Step 12:  Remember

You’ll say to yourself, naw– I’ve pulled the fabric too tight (you didn’t), and I’ve got enough staples (you don’t).

As for the edges? I found it helpful to think about neatly wrapping a present (not something I do much of– the neat part).  It’s the same sort of concept when wrapping a sofa.

12 Step 12 Wrapping the upholstery fabric

Step 13:  Details

I found button making thingys (that is the scientific name for them– my brain is spent after trapezium) on clearance for 97 cents.  I find absurd joy in making buttons.  I could make buttons ALL DAY LONG.

13 Clearance make your own buttons

Step 14:  Get a mascot and “borrow” your oldest child’s sonic screwdriver.

I haven’t put the knob back on the TARDIS door yet, which means you can’t get in without a flat-edged tool.  It’s funny until you actually lock yourself in there without a screwdriver one evening.

A few weeks ago I locked myself in on purpose as the boys left for karate.

Elliot: “Daaa–aaaddd! Mom locked herself in her TARDIS again!”

Zach: “Mom’s just gone to another dimension. She’ll be back by breakfast.”

Which would be hilarious enough, right?  Until several hours later, when this happened:

Elliot on his way to bed whispers through the door: “Breakfast is at 7, Mom. Don’t be late.”

Pure childhood memory gold, right?  Yes– except Elliot, at 5, has a grasp on reality somewhere in between  loosey and goosey.  A few days after my dimension field trip, Grumpy Cat (aka Tartar Sauce, aka TARDIS Sauce) showed up on my sewing table. Why?  BECAUSE I NEEDED A COMPANION.  Hard not to love that kid; he thinks JUST LIKE ME.

14 Repurposed Crib into mid-century inspired sofa


I even went and linked up at other DIY places this time.  Like My Repurposed Life and DIY Showoff



DIY Intergalactic Planetary TARDIS Office

DIY Intergalactic Planetary TARDIS Office

“I’m going to paint my office door to look like the TARDIS,” I said to my husband the other night.

“MMMhmmm,  ” he muttered never lifting his eyes away from his precious, the college basketball.








Thus notified he offered no argument which therefore implies consent (I also watch Law and Order).

The door– like all of its matching friends– pays homage to the late Sixties obsession with brown paneling.  So ugly.

Ugly Brown Door

I used scrap printer paper to hold the places for the beveled panels.

Create Beveling on a Flat Door

Using dark paint in one corner creates the illusion of beveling on a flat surface.  I will use this trick again.

Windows with Shiny White Paper


I used shiny laminate paper for the top panels since I had, you know, accidentally painted them blue instead of leaving them white.

I had about two hours before needing to pick up my oldest from school.  The hall looked so bare around my TARDIS. It needed…something.   A painting of a planet and its moon*, yes.

TARDIS needs spaceIntergalactic, planetary

*No I’m not giving you a step by step of this part.  I didn’t use spray paint, but otherwise followed the steps in the aforementioned link.   

I could have stopped, but the planet and moon looked lonely.  It needed something more. Something intergalactic for the planetary.  Like a nebula!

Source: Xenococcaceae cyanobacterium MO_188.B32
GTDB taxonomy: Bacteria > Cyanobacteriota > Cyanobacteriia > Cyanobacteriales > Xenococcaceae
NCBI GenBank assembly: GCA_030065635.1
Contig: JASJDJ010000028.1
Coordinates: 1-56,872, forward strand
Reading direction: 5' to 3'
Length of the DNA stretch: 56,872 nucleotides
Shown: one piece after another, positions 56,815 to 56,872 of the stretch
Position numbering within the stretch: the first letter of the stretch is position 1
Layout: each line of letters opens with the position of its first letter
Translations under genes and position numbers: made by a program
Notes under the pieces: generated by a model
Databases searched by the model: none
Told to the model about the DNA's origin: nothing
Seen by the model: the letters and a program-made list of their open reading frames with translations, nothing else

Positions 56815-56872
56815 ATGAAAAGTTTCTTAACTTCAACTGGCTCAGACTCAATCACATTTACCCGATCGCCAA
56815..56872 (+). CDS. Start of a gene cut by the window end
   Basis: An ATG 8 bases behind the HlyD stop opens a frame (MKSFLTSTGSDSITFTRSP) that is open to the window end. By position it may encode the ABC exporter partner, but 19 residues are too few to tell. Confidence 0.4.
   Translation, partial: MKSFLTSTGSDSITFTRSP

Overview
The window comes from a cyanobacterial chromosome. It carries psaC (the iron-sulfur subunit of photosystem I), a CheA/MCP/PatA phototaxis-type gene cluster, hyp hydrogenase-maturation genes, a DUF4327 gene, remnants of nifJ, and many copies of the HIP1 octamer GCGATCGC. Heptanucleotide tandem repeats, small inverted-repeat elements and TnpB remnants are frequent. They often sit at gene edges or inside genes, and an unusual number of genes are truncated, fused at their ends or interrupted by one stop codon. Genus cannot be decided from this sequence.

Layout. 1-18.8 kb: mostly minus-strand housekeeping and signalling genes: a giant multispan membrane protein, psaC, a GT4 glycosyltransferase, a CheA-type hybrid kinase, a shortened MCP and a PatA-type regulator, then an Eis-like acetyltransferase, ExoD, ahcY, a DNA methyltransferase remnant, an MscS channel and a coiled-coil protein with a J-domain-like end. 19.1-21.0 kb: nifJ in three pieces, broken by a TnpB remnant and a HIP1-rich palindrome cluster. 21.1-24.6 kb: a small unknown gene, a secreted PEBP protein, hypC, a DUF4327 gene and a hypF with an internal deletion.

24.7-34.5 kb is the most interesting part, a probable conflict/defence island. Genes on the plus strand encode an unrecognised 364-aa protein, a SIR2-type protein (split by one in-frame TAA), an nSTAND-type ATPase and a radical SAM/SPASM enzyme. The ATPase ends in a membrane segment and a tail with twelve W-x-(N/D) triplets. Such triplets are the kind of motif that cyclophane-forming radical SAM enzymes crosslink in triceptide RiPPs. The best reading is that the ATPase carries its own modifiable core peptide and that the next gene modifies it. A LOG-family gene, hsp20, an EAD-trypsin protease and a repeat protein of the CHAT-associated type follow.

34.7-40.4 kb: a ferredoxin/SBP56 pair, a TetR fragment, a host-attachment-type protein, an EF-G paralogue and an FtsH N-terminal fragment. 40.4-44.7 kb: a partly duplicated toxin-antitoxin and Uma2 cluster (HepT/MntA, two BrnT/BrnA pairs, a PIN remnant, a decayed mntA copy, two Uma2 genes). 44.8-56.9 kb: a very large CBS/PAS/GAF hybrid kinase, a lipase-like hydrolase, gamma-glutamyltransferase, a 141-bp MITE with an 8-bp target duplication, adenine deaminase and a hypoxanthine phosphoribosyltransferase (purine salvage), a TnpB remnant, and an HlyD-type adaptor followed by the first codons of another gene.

TARDIS Planet, Moon, and a Nebula

Nebulae (see what I did there?  Fancy!) are really shockingly simple to paint.  I did all of this with acrylic paint and lots of blotting with paper towels.

My kids wanted to make their own outer space paintings (naturally). Here’s a pictorial on How to Make a Space Nebula in 9 Frames (the planet instructions are on that other link; no need for me to repeat her work.)

How to Make a Space Nebula in 9 Frames

Doing a crappy job with spray paint (e.g., creating the stars) proved to the most complicated part of the entire thing.

I love it. Everyone should enter their office via a TARDIS flying through a nebula toward the Planet Orangeish Thing.  And how glad am I to have Beastie Boys as my background music, finally displacing the week-long ear worm of “Everyone is Awesome”?

Here are the Before and After pictures of my DIY Intergalactic Planetary TARDIS Office.

Before and After 2 Before and After Facing Before and After Right


One more of my nebula.  Look at how pretty.

On Nebula I'm In Love



Living Room Displays: Child’s Art


The Case for Displaying Imperfection

The case for Displaying Imperfection in the Living Room.  Yes, even your child’s art.

Last week I enjoyed having a man-cold.  And by man-cold I mean, ermahgerd-snot-can’t-breath-is-this-sinus-cancer cold and by enjoy, I mean laid in bed trying to remove mucous from my nose with the infant snot-sucker thing.  I whined and reclined, a lot.   Which, when that other parent’s home is fine, and less fine the rest of the time. Not-sick-Elliot became independently motivated and, um, created things.  Like this Halloween ghost I found taped by the front door in my living room. 


Since he started the morning of October 1st with, “where are the decorations? It’s HALLOWEEN MONTH Y’ALL” I’m not surprised to find evidence of his enthusiasm.   Not surprised, and frankly quite pleased.  I like holidays, sure, but I don’t drag all of this festivity out for myself.  Nope.

Just Hanging Around

Okay, maybe a few for myself.  For example, my window eyeballs.

The Windows Have Eyes

And fine, I’m the one that taped the place mat on the bearded dragon cage.

Even the Beardies

Some of these have become tradition.  Like the milk-jug, curtain-sheer ghost that hangs by the front door.  I never intended for this to be permanent, but here you go. This isn’t really my holiday, ya know?

Curtain Ghost

I never intended to hang skeletons in the shrubbery.  Have you noticed how very little children care about adult intentions?

Yarned Yard Skeletons